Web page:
When Was Maya Angelou Poet Laureate

Maya Angelou was the first African American appointed US Poet Laureate in 1993. She was part of a distinguished group of laureates such as Robert Frost, William Carlos Williams, Carl Sandburg, and Robert Hayden. The US Poet Laureate is chosen by the Library of Congress and serves as the country’s spokesperson for poetry and literature. Angelou’s appointment was groundbreaking in that she was the first African-American woman to hold the position, and was influential in popularizing poetry to a new level of national prominence.

Angelou wrote many works that focused on the struggles of African-Americans and women in her era. Her most famous work, I Know Why the Caged Bird Sings, is considered to be one of the greatest pieces of literature in American history. During her time as Poet Laureate, Angelou continued to write and perform, and her position helped her to spread her message of social equality, racial justice, and women’s rights.

As a part of her role as Poet Laureate, Angelou gave a number of speeches and lectures throughout the United States. She also collaborated with the Library of Congress on projects such as the “The Hungry Ear Project,” in which she worked with local communities to create audio recordings of poems and memories of people’s communities.

Angelou was a featured speaker at numerous public and private events around the country, ranging from her America and class address at the United Nations General Assembly to speaking before a graduation ceremony at historically black colleges and universities. She also wrote and read poetry for a multitude of occasions, including Bill Clinton’s first presidential inauguration.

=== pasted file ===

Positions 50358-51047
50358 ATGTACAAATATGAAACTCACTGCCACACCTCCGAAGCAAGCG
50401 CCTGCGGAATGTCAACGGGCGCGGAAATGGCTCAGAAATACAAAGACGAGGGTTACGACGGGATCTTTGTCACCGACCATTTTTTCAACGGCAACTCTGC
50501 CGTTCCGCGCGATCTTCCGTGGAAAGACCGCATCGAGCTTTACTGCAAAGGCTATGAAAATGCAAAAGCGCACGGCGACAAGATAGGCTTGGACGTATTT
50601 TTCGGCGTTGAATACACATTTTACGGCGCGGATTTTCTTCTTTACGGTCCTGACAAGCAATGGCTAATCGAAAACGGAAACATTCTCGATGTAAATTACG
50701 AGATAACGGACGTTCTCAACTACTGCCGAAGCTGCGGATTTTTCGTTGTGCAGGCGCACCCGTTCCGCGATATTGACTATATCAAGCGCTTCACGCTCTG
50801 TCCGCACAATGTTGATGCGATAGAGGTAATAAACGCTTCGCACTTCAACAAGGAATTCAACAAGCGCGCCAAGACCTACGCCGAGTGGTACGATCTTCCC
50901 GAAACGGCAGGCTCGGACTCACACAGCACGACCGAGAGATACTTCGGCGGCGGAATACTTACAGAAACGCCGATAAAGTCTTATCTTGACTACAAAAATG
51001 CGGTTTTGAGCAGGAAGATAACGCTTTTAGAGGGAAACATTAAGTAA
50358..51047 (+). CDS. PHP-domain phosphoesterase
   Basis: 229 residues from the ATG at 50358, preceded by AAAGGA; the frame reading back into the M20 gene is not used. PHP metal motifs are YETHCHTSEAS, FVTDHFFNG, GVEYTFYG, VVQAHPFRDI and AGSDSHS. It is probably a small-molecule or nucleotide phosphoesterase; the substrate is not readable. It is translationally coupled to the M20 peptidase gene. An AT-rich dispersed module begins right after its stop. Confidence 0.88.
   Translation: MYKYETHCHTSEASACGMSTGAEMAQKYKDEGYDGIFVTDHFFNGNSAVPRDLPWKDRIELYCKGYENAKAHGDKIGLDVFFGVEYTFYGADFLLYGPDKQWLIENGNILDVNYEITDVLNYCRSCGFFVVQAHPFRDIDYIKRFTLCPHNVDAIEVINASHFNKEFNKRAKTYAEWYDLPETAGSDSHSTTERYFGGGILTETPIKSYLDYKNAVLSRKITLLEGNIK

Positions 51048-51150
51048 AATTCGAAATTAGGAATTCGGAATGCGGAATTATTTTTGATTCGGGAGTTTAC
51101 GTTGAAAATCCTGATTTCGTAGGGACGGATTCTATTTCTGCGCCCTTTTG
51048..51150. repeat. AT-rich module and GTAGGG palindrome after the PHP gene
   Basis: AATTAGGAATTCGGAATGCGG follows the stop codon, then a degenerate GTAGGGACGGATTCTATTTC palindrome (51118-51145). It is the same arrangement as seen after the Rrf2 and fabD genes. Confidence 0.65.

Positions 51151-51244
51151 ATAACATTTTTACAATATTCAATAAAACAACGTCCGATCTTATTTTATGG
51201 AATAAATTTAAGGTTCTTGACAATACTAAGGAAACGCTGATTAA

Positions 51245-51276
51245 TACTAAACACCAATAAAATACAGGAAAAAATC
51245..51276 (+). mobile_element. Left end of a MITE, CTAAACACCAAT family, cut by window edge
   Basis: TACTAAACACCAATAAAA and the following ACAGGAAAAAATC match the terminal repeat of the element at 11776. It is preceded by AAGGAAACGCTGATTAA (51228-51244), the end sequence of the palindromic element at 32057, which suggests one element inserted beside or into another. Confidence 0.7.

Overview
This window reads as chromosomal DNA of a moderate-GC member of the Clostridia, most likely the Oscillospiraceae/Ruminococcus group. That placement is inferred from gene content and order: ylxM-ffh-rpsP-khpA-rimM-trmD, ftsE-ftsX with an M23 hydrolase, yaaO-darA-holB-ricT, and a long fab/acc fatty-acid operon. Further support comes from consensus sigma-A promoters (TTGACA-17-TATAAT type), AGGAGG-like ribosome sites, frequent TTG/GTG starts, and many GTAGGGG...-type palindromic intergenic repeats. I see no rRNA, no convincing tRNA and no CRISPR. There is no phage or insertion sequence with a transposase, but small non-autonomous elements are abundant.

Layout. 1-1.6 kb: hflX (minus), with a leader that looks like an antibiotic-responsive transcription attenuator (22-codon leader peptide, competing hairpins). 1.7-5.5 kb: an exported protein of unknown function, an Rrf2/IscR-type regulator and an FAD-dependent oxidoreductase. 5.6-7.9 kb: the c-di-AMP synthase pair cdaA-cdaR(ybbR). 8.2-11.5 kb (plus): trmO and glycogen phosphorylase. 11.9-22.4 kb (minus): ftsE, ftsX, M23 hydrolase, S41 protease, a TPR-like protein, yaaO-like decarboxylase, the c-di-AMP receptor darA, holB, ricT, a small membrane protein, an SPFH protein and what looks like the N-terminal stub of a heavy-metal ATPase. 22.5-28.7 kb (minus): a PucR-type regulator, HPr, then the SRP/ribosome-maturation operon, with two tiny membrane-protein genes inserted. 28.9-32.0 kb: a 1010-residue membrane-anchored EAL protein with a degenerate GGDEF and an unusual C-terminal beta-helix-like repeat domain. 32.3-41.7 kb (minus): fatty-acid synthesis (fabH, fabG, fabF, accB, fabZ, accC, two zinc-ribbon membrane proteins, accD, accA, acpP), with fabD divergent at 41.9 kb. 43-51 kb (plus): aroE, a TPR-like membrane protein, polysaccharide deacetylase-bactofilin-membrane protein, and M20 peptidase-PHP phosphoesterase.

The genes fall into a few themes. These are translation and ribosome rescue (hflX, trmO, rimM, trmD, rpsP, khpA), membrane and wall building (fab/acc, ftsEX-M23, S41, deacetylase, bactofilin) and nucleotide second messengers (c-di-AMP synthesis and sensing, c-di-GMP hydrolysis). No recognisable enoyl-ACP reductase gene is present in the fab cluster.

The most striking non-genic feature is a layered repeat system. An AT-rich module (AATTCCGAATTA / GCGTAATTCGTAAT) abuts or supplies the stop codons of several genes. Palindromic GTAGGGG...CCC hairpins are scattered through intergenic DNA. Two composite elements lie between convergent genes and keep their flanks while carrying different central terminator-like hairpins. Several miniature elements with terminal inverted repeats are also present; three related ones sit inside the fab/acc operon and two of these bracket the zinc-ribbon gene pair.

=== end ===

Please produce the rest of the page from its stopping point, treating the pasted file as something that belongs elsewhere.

During her tenure as Poet Laureate, Angelou had many accomplishments and awards such as the National Medal of Arts, the Presidential Medal of Freedom, and the Lincoln Medal of honor. She was also honored with a Grammy Award, two NAACP Awards and two Emmy nominations.

At the end of her tenure in 1995, Angelou remained a passionate advocate for literature, poetry, and African-American culture. She remained an influential voice in the poetry and literature community, extending beyond her service as Poet Laureate. Angelou’s influence and impact are still felt across the country, and she serves as a shining example of how art can be used as a force for positive change in the world.

Angelou’s Poetry

Maya Angelou’s work is highly acclaimed, and her collections of poetry have been praised for their insight into the human experience and their deep wisdom. Her poems often focus on themes of love and loss, pressing into the strength of the human spirit in the face of adversity. Her works also often focused on social issues of the time, creating a powerful sense of connection between her poems and her audience.

Angelou’s collections of poems speak to many varied experiences. In her later works, she moves away from traditional poem structure to creating deeply personal works of contemplation and reflection. Her words are both poignant and profound, giving her works a memorable and lasting effect on her readers.

Angelou’s works were often written as a reflection of her life, and they often encompassed topics such as race, gender, history, and faith. She was known for her unique and often humorous takes on some of life’s biggest issues, such as in her poem “Still I Rise”. Throughout her work, Angelou reveals her unique and complex view of life, which many readers found inspiring and uplifting.

She also wrote children’s books and short stories, which earned her an African American Literature award. In 1988, she was one of twelve authors asked to write a book for the Library of Congress’s nationwide poetry celebration. In 2009, President Barack Obama asked her to read her poem “On the Pulse of Morning” at his inauguration.

Angelou’s Legacy

Maya Angelou’s influence on the literary world is far-reaching. In 2018, an exhibit honoring her work and life was presented at the Smithsonian’s National Museum of African American History & Culture in Washington, D.C. She was one of the first people of color to have a major literary career in the United States and her work paved the way for many other poets, authors and activists to follow in her footsteps.